Police report: SDG&E driver's view blocked by GPS in crash that killed woman, injured 2 girls

SAN DIEGO - A San Diego Gas & Electric driver had his view obstructed by a GPS device when he fatally struck a Shelltown woman and injured two young girls, according to a police report.

The San Diego police report, which was forwarded to the City Attorney's Office for review last week, recreated the crash that occurred when an SDG&E driver pulled out of an alley and onto the 3900 block of Cottonwood Street.

On Jan. 22, Ana Herrera Rodriguez, 39, was struck and killed by an SDG&E truck as she tried to protect her 5-year-old daughter Anahi Herrera and her daughter's friend Jaslene Arias.

Days later, investigators concluded that inattentiveness on the part of the utility worker, identified as Gerald Louis, led to the crash that killed Rodriguez and injured the girls, according to SDPD officials.

Investigators believe Louis was a distracted driver who did not take "due care for the safety of any pedestrian in the roadway."

The 32-page traffic collision report also indicated the driver had a piece of illegal equipment blocking his view. In a photo, a large GPS device is seen attached by a suction cup below the rearview mirror.

A five-and-a-half inch wide TomTom GPS "clearly obstructed the forward field view," the report stated.

"There's still responsibility and liability. Law enforcement found the driver to be at fault; that means SDG&E is at fault, and it just should really be a lesson to everyone that don't put anything on your windshield," said attorney Todd Macaluso, who has filed a civil lawsuit against the utility on behalf of Jaslene Arias, one of the injured girls.

It was initially believed the driver was distracted by a cellphone. While that later turned out to not be the case, Macaluso said the claim is still viable, especially with the new information.

According to the report, Louis was "visibly shaken" after the crash and "began to cry" as he told officers he saw a little girl run past some trash cans into the street, and a woman chasing her and yelling. Before he had a chance to stop, Louis told police he felt his vehicle "going over something".

However, investigators found that as the truck emerged from the alley, Rodriguez -- who was holding the hands of both girls -- crossed Cottonwood Street and the driver never saw them.

"... and I think that this police report, based on the reconstruction, the witness statements, clearly indicates that wasn't the case; they were all together holding hands, crossing the street when this occurred," said Macaluso.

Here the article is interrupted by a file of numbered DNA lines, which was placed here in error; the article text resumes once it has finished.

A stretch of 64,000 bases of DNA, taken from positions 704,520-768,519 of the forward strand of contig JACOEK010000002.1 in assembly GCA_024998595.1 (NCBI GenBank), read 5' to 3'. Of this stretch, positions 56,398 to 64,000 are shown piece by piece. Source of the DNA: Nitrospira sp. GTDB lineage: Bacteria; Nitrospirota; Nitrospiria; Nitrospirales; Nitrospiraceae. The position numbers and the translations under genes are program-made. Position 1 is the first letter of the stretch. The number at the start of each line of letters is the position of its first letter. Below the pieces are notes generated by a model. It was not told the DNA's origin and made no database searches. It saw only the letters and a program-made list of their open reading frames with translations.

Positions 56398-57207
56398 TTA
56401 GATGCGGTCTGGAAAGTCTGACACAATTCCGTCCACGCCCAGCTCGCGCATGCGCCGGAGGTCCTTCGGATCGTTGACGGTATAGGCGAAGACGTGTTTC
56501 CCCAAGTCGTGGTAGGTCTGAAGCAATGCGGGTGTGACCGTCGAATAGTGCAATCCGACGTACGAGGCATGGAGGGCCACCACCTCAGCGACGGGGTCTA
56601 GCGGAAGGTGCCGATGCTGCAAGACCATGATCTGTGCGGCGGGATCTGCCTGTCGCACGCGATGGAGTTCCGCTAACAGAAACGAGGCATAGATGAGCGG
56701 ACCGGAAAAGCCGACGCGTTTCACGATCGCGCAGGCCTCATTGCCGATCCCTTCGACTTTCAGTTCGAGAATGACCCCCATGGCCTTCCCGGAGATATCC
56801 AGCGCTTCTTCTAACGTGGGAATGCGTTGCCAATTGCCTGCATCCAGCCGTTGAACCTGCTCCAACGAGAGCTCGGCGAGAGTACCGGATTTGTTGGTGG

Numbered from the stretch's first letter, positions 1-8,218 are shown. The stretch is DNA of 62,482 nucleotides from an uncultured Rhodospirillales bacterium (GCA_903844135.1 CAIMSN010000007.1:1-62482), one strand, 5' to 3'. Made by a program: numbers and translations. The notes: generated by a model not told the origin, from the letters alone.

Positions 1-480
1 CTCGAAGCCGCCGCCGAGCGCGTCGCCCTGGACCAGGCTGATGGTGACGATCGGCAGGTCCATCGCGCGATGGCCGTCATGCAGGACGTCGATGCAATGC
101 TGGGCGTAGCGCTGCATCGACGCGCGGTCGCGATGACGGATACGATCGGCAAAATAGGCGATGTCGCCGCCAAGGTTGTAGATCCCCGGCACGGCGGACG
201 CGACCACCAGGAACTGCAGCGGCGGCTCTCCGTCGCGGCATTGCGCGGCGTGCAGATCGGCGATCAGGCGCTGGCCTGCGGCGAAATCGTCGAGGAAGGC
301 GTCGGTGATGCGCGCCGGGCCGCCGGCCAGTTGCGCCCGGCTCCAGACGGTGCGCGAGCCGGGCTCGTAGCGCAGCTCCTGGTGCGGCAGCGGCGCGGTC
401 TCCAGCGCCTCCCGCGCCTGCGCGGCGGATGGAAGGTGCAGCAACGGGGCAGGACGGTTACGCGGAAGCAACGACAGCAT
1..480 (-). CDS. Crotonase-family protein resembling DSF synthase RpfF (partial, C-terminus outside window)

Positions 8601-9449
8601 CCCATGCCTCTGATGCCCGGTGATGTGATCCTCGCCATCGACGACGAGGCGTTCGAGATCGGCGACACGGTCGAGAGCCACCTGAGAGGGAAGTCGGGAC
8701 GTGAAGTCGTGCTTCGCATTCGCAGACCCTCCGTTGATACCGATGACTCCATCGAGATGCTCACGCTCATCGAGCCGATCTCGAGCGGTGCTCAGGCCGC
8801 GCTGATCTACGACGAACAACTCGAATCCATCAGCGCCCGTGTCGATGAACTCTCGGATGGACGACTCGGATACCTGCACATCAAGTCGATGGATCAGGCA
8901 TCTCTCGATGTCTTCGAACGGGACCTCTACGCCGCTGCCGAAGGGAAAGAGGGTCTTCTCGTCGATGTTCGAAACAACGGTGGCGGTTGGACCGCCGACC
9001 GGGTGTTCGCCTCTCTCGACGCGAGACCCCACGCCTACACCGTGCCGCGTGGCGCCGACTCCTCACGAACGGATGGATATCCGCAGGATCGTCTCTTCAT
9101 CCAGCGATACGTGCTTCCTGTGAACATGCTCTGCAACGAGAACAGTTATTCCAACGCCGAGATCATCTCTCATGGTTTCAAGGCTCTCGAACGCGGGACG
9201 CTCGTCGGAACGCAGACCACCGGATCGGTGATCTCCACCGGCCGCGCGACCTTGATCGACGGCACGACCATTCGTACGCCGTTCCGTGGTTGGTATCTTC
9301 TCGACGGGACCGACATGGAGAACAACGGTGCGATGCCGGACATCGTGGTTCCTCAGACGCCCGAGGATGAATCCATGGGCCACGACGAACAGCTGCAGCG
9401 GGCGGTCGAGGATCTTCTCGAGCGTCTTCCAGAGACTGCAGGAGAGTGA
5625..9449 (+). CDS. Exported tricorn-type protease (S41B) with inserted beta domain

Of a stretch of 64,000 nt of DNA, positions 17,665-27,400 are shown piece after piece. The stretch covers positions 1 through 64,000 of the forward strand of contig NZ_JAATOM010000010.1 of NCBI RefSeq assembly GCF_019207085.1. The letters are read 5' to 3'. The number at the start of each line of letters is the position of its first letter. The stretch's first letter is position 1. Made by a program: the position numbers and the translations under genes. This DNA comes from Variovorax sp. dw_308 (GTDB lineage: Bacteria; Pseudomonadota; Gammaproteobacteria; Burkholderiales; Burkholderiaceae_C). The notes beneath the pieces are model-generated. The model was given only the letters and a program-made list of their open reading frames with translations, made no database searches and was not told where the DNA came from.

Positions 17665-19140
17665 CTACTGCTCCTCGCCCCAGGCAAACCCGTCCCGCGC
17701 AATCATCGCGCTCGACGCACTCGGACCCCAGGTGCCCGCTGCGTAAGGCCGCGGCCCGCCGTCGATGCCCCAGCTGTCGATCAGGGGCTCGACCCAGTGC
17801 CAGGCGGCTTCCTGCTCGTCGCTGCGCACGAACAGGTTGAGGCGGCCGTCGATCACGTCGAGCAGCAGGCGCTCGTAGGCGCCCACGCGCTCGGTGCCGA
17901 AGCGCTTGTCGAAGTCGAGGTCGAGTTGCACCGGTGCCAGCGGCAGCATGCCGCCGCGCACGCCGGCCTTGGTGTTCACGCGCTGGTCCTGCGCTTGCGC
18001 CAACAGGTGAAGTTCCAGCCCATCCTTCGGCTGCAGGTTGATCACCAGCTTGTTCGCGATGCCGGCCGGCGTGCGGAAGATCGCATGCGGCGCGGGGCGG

Another factor in the crash was the fault of the victims, who were not in a marked crosswalk, the report stated.

Macaluso told 10News he agrees the crash was an accident. However, he said since it happened in an SDG&E truck, the utility is responsible.

"SDG&E is responsible for the accident of their employees, and I don't think it'll ever get to a jury, the case really should be resolved," said Macaluso.

10News contacted SDG&E to ask if the driver's GPS was company issued or if it belonged to him.

It is against California law to mount a GPS device in the center of the car's windshield.

SDG&E officials issued the following statement after 10News' story aired Thursday:

"San Diego Gas & Electric (SDG&E) learned that the San Diego Police Department has concluded its investigation of the accident involving our employee and Ana Herrera Rodriguez. Contrary to previous incorrect media reports, the police department concluded there was no cell phone use by our employee while driving, he did not run a stop sign, and was not speeding. Our employee was driving between 15-20 miles per hour.

The police report concluded that our employee may have been distracted by having sun in his eyes but the company and our employee dispute that. The report also concluded there was a GPS device mounted in a way that it might have been an obstruction to the driver's vision. The police report listed other factors not associated with our employee.

Regardless of the cause, this was a devastating accident, both for the family and friends of Mrs. Rodriguez and to SDG&E and our employee. This tragic accident has shaken our company to the core. Safety is at the foundation of who we are as a company. We will continue to focus on safety, using the recent incidents as opportunities for all of us to have conversations about vehicle safety both at home and at work."

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